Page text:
THE TRANSATLANTIC MAGAZINE
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There’s been a 10 year break since your last play. Was this because you preferred to focus on fiction which you did to great success during that time?
I did write three or four novels in that time, but I was faithfully waiting for the play to arrive. Jim Culleton of Fishamble theatre company commissioned it in 2007 after we had had a happy time with another play, The Pride of Parnell Street. For a few long years I had only a version of PJ’s first speech on my worktable. It would stare back at me accusingly. Then a little dib of Christie showed up. I had a very clear notion that they had been ‘playfully’ put into the same cell together in Mountjoy, two men who might prefer to kill each other than not, but other than that, I was in the dark. Eventually after five years I suggested to Jim I would give him back the commission because money is so tight in theatre these days, etc. But Jim said, ah no, that’s fine, I’ll wait. Then around the time I was preparing to write Days Without End, there was a shift, and the play began to come. Still, it was that full ten years before I was able to deliver it. My mantra was ‘naturally occurring play only’. That’s what happens if you follow that mantra. Maybe indeed my novel writing allowed me that luxury.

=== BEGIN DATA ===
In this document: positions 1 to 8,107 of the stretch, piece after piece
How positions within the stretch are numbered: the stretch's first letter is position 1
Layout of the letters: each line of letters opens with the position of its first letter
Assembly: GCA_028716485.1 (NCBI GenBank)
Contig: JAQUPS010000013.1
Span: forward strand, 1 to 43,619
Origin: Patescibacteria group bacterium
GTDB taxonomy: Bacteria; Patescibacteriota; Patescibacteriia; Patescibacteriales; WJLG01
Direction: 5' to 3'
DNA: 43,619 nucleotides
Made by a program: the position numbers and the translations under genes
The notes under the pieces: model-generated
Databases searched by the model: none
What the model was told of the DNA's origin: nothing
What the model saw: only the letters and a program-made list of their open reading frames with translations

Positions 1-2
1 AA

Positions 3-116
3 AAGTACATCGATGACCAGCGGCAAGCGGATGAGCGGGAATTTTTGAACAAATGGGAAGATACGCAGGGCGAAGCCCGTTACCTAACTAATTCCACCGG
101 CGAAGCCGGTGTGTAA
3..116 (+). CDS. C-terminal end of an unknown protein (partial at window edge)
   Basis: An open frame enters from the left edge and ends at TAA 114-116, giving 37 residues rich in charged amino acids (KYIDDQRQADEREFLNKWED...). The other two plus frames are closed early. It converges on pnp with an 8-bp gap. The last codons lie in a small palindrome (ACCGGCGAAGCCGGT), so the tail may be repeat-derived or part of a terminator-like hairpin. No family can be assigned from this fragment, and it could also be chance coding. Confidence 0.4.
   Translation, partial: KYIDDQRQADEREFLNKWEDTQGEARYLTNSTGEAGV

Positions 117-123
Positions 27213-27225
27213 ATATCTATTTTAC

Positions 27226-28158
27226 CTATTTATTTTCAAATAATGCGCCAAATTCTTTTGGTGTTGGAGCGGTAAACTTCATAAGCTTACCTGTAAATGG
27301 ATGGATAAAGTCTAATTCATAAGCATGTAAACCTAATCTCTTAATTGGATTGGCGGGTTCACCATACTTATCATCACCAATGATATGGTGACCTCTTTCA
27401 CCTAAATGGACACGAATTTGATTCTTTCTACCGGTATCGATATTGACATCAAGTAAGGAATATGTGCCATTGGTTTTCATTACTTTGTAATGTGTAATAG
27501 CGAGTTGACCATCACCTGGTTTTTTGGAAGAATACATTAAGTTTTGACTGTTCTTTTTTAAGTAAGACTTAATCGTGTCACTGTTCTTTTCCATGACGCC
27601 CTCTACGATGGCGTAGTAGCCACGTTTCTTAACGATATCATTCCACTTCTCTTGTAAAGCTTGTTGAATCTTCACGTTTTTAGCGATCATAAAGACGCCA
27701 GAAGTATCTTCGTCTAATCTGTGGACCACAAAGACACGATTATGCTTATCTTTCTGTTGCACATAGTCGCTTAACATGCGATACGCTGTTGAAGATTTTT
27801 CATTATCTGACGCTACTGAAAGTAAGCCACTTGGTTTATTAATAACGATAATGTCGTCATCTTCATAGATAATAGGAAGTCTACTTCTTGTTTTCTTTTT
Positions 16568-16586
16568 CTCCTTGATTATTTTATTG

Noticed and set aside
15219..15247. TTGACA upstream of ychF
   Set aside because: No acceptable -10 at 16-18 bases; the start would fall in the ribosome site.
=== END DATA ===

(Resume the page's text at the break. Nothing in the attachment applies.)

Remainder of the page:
Themes of redemption crop up in your work. Can prison redeem people or is this a concern for you? Can prison rehabilitate people because in recent years many would argue that it constantly fails at it?
It seems to me that redemption comes to us all if we can utter an honest account of ourselves, at close of day. A play can be a struggle towards that final honesty. PJ and Christie have committed terrible crimes that in their own assessment are beyond redemption. But in reaching that understanding, I think they are redeemed, somewhat. As Patrick Kavanagh wrote, ‘nothing whatever is by love debarred.’ They don’t expect judicial redemption, and indeed as we see in the play, ultimately they fear it, as a mechanism that might separate them. We brought the play actually into Mountjoy jail, where it is set, and played it for the real prisoners. We didn’t know what to expect. They listened and watched and reacted like the best audience you could hope for. They called out to the players. Next day, one of the prisoners opined to his teacher that obviously Sebastian had done a stretch in Mountjoy. It was one of the greatest compliments I have had as a playwright.